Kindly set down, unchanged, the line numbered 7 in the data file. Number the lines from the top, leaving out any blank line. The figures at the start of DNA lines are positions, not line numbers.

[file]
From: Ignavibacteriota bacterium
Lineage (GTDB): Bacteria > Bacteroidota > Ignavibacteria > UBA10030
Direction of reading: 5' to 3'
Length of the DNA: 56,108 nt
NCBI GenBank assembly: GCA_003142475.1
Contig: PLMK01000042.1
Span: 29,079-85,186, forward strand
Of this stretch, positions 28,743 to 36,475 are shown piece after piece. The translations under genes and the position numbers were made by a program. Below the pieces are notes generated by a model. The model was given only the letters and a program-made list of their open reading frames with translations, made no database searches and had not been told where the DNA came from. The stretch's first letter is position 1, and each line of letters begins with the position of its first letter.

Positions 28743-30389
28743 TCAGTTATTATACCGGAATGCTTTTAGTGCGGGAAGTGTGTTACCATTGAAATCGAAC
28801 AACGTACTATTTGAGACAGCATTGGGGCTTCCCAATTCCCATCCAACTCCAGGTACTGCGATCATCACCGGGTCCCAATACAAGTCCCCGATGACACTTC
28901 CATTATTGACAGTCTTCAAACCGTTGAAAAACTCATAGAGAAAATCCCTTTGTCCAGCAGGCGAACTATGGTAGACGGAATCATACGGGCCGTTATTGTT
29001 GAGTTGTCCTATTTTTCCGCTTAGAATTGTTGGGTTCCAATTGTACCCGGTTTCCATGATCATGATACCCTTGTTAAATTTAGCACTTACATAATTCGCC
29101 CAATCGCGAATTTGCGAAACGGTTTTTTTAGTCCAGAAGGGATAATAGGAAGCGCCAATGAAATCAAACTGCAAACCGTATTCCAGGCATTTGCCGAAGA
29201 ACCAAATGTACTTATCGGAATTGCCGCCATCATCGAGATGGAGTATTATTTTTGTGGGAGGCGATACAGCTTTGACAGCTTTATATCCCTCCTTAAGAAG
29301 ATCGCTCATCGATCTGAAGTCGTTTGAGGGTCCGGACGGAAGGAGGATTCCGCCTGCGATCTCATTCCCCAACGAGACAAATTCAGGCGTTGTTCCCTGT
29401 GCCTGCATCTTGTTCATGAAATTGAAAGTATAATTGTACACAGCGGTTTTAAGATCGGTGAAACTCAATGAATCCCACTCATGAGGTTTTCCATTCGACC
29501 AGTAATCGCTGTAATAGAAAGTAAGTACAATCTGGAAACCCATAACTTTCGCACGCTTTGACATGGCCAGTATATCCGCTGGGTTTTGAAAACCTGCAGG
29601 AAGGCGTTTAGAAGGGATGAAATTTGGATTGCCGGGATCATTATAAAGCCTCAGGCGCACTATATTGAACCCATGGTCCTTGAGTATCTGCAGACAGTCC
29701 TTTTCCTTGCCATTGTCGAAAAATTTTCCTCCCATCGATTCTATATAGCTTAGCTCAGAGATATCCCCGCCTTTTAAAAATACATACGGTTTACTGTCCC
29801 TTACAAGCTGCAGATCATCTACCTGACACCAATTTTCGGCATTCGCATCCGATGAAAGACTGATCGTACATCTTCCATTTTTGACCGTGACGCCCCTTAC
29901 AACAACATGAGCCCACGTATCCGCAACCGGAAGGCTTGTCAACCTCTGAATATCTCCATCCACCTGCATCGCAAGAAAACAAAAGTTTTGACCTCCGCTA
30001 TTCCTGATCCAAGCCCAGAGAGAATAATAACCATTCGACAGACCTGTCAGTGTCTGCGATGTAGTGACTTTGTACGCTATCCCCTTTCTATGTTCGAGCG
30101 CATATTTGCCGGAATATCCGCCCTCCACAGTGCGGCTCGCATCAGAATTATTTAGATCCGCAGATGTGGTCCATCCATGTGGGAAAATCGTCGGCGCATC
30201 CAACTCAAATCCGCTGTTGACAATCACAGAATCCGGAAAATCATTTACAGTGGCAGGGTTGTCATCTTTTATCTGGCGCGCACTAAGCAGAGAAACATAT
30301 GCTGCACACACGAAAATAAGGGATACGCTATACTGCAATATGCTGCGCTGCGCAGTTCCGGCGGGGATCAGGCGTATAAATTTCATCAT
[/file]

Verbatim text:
Span: 29,079-85,186, forward strand